Source: Achieving E-Government for All: Highlights from a National Survey, published October 22, by Darrell M. West, Director, Taubman Center for Public Policy, Brown University.

Spotted in Be Specific: Sabrina Pacific's Weblog on Government Documents, Information, etc., Oct. 24, 2003.

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(9) Bush Sees Red

What does George W. Bush, the first U.S. President with an M.B.A., really think of the federal government's management performance? The latest "Executive Branch Management Scorecard" -— released by the White House this summer and available at (see "The Scorecard—June 30, 2003") -- offers some idea. On the scorecard various agencies and departments receive quarterly grades (red for failure, green for success, and yellow for something in between) on both their current results and their progress in five broad areas selected by the Bush Administration, including human capital, financial management, and budget performance. As can be seen from the left side of the card, the past quarter's results show that the overwhelming majority of agencies and departments are deemed to be failing in most areas. Indeed, eighty-seven of the 130 grades in the "current status" portion of the scorecard are red. (And these failures can be extreme. According to the evaluation criteria, an agency might be graded red in financial management if "its books are such a mess that auditors cannot express an opinion on the agency's financial statements.") The right side of the card, admittedly, paints a brighter picture: the preponderance of green dots here indicates that many agencies are making progress. Still, it's not encouraging that eight of the twenty-six departments and agencies graded, among them the Justice, Homeland Security, and Treasury Departments, are failing in all five areas.

Spotted in Atlantic Monthly, Primary Sources, Nov. 2003.

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(10) Paging Agent Mulder

The conspiracy geeks and Area 51 obsessives are right -— the U.S. government is heavily invested in research projects that brush the borders of science fiction. But many of those ventures aren't top secret, so long as you're willing to wade through the latest budget statement for the Defense Advanced Research Projects Agency, or DARPA, which contains funding estimates for various projects, including some distinctly sinister-sounding ones. The spookiest of these is probably the "Brain Machine Interface Program," which promises to "create new technologies for augmenting human performance through the ability to access neural codes in the brain in real time and integrate them into peripheral device or system operations." In other words, if the project pans out (a rather large "if," to be sure), the soldier of the future will be a functional telepath, controlling equipment from a distance and perhaps even communicating "brain-to-brain" with his fellow soldiers. This may sound implausible, but an article about the project in the journal Nature reports that experiments on rats and monkeys have already yielded remarkable results: electrodes were implanted in the animals' motor cortexes, and when neurons in that region of the brain fired in certain patterns, the electrodes successfully transmitted a signal to operate a simple lever or robot arm. Meanwhile, neuroscientists in another part of the same program are attempting to transmit sounds and images directly into the brain's auditory cortex, and a third group is aiming to discover whether parts of the human brain can be replaced by silicon microchips. Such "memory implants" could enable the military to insert combat experience into a soldier's head—creating, with the other projects, the possibility that a fighter pilot could "upload" his training and then fly a plane from the ground, all the while following orders beamed from headquarters directly to his brain.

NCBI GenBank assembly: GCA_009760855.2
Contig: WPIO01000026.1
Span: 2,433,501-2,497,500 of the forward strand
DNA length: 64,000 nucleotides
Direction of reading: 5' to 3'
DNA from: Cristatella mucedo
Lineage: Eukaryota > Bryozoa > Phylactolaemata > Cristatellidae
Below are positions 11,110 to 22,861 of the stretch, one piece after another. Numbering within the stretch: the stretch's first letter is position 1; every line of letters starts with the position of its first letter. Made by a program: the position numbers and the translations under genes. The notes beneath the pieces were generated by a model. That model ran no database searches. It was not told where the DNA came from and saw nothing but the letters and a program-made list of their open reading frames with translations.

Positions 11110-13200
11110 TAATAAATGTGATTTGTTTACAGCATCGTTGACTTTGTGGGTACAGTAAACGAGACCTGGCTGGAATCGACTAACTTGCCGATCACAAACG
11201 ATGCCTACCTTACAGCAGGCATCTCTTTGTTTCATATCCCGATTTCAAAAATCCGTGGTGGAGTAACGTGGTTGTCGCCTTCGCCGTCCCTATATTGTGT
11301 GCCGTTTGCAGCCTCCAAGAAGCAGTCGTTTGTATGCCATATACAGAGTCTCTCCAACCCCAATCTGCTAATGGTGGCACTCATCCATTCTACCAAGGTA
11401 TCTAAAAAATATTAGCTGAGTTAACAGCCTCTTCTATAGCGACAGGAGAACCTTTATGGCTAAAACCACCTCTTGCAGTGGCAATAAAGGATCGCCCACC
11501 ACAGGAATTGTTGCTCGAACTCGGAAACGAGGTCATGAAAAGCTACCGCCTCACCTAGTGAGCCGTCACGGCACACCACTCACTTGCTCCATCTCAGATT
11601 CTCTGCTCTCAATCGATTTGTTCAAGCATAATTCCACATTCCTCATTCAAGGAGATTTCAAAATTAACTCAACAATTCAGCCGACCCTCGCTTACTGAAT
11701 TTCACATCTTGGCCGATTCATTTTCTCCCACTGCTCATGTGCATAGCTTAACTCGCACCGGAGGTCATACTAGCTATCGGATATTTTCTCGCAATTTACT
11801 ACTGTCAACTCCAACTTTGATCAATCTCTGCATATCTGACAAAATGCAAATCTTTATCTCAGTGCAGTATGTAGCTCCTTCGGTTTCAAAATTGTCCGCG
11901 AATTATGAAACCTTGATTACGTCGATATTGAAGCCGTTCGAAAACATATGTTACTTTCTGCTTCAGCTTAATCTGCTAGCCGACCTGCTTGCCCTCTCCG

Source: Fiscal Year 2003 Budget Estimates, Department of Defense, Defense Advanced Research Projects Agency.

Spotted in Atlantic Monthly, Primary Sources, Oct. 2003.

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(11) Regional Depositories Meeting, Oct. 16-18